Watching the Sea, Hopeful

By the end of the day on Saturday, I was in the midst of a breakdown. The day had been fine. In fact, it had been a good day, complete with a trip to Gloucester and a walk along the ocean. But when it came time to do our second night of “two shots a night”, I was panicky. I convinced myself I’d done it all wrong because Stephanie winced during one of the shots and because the second shot, the Follistim, which is administered via a pen-type device, didn’t go in as easily as the night before. I was a wreck, but thankfully my wife had enough gas left in the tank to calm me down.

It’s not a position I want to put her in. I don’t want her worrying about me and that has given me cause to internalize much of what’s been going on with me during this process. That wasn’t a great strategy. It was going to come out sooner or later. But, I had to try. I have to try and do anything I can to keep stress and anxiety away from her, at least any excess stress and anxiety that she doesn’t need. That’s my job.

The day had, for the most part, been a good one, as I mentioned above. We drove south towards Beantown, and I drove us through Cambridge, across the Charles, and then along the banks of the river, without any particular goal in mind except eventually finding a bathroom. We stopped at the Lesley campus for a minute to use their facilities and it was then that the idea of heading up to Gloucester came to mind. It was scalding hot outside and Stef assured me, hater of the sun that I am, that it would be cooler out there. I thought to argue that the traffic would be horrible, but the idea of Gloucester really seemed to brighten her. And since she’d been low all morning, I didn’t say a thing. We just went.

We did a loop around the rocky coast of Cape Ann, taking what I think was Route 127 or Route 127A in a circle, pointing out to each other the places we’d been by before, the place where we’d almost decided to have our wedding reception and things like that. We had a good laugh, thinking about how, if we’d actually gone with that place, we’d only have been able to invite our immediate family to the ceremony. There was a wedding going on when we drove by and it looked absolutely posh.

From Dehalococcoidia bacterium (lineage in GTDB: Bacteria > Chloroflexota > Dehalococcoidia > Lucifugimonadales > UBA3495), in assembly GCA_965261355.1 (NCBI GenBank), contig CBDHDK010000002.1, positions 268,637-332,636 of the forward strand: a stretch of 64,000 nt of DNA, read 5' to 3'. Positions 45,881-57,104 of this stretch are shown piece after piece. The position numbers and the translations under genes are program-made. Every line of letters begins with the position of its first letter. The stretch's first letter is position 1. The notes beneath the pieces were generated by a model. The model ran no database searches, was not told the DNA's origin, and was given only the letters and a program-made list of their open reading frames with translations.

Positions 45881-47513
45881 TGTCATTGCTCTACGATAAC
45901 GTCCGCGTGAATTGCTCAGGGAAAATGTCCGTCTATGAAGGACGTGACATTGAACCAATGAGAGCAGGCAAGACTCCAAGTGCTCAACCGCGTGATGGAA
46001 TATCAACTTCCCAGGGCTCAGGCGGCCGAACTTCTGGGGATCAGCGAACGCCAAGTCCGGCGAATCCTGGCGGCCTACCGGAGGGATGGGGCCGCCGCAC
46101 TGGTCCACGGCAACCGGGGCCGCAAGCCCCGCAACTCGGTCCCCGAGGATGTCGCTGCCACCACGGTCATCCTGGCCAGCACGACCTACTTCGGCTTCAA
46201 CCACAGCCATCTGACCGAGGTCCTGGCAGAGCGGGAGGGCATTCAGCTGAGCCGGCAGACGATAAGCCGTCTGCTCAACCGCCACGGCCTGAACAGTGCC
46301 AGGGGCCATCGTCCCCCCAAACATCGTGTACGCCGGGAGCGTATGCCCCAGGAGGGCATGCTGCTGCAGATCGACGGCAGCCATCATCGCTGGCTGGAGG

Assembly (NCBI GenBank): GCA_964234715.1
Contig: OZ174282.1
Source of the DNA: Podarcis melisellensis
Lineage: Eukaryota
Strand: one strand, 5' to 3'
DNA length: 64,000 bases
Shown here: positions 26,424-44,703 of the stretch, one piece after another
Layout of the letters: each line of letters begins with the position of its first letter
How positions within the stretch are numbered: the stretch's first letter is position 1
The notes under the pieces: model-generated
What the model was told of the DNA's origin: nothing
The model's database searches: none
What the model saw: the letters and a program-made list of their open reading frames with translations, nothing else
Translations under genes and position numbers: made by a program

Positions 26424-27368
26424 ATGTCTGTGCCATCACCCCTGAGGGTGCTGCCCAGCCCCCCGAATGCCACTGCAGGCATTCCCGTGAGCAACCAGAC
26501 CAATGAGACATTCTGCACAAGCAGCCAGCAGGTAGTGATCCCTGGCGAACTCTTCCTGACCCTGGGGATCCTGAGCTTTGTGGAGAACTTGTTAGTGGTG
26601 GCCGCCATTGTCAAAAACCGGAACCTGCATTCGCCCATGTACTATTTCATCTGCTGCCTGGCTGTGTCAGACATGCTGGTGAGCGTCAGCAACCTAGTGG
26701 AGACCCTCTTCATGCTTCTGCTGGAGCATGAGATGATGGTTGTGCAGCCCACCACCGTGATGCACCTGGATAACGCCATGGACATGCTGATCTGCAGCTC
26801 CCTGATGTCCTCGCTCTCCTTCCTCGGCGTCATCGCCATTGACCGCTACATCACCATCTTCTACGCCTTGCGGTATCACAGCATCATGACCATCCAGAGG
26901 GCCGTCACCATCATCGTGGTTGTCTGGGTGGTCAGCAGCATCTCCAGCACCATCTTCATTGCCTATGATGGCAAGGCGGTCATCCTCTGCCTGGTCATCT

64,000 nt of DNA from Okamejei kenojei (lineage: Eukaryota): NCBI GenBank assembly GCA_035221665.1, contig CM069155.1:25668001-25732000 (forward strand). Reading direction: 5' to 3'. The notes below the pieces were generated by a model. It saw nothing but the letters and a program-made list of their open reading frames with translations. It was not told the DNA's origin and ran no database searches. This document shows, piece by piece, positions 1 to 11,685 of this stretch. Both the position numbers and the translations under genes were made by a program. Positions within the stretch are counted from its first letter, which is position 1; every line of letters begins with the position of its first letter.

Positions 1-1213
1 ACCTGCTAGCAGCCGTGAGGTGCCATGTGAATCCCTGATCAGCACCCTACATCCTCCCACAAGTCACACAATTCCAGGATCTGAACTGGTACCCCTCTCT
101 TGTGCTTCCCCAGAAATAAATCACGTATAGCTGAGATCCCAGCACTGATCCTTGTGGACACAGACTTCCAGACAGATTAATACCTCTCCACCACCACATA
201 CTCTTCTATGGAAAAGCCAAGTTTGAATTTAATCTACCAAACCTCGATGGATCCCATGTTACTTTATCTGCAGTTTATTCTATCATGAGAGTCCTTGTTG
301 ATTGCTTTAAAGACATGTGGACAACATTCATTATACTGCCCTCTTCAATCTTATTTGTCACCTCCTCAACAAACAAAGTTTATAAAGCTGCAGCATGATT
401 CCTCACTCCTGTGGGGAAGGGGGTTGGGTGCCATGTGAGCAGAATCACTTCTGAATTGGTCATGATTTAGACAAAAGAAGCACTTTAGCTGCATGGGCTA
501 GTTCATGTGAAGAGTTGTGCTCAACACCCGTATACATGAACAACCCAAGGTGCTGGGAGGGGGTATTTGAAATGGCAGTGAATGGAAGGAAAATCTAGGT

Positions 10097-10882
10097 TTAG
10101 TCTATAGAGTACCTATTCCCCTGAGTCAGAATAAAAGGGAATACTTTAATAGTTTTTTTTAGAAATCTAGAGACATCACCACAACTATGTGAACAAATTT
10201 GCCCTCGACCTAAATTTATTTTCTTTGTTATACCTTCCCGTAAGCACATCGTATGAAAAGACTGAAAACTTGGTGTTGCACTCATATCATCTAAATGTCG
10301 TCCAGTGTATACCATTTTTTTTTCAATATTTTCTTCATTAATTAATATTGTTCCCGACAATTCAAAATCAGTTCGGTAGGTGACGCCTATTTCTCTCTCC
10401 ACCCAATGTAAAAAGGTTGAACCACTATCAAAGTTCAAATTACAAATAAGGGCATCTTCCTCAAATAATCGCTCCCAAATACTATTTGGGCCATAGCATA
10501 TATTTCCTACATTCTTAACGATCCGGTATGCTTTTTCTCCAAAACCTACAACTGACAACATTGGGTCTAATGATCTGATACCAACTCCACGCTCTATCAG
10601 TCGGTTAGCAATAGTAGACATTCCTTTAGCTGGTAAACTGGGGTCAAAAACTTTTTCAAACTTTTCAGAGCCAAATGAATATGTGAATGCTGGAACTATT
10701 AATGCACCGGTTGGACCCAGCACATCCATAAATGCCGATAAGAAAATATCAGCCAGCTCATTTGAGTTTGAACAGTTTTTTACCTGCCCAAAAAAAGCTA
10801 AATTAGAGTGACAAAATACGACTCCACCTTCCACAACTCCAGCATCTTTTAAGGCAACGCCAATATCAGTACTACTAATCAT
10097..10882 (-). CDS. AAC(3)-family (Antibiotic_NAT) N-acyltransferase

After the loop around Cape Ann, we drove through the center of Gloucester, out to the street where the monuments are. We walked along the ocean, snapping loads of pictures, especially of the monuments, and eventually made our way up into the state park, where we took even more (pictures, that is).

There was, of course, the obligatory stop at the mall in Peabody, or wherever that mall is, on the way home, so that I could check out their Apple store, which I’d never seen. And then we drove home. I sat in front of the computer while Stef sat outside, in the humid heat, writing. I didn’t know how she could bear it, but I didn’t question it. When she came up a while later to tell me that it was time for the shots, she still hadn’t put on the air conditioning for the day. It was scalding up here and when we went into the bathroom to do the shots I was agitated. And that’s probably why it didn’t go well.

She went downstairs afterward and turned on the AC, probably because of my whining. I went to bed, frustrated with myself for letting my attitude ruin the careful balance of our situation. Eventually I got up, to cook dinner, but it took a lot of time with us just lying on the couch together for me to just calm down.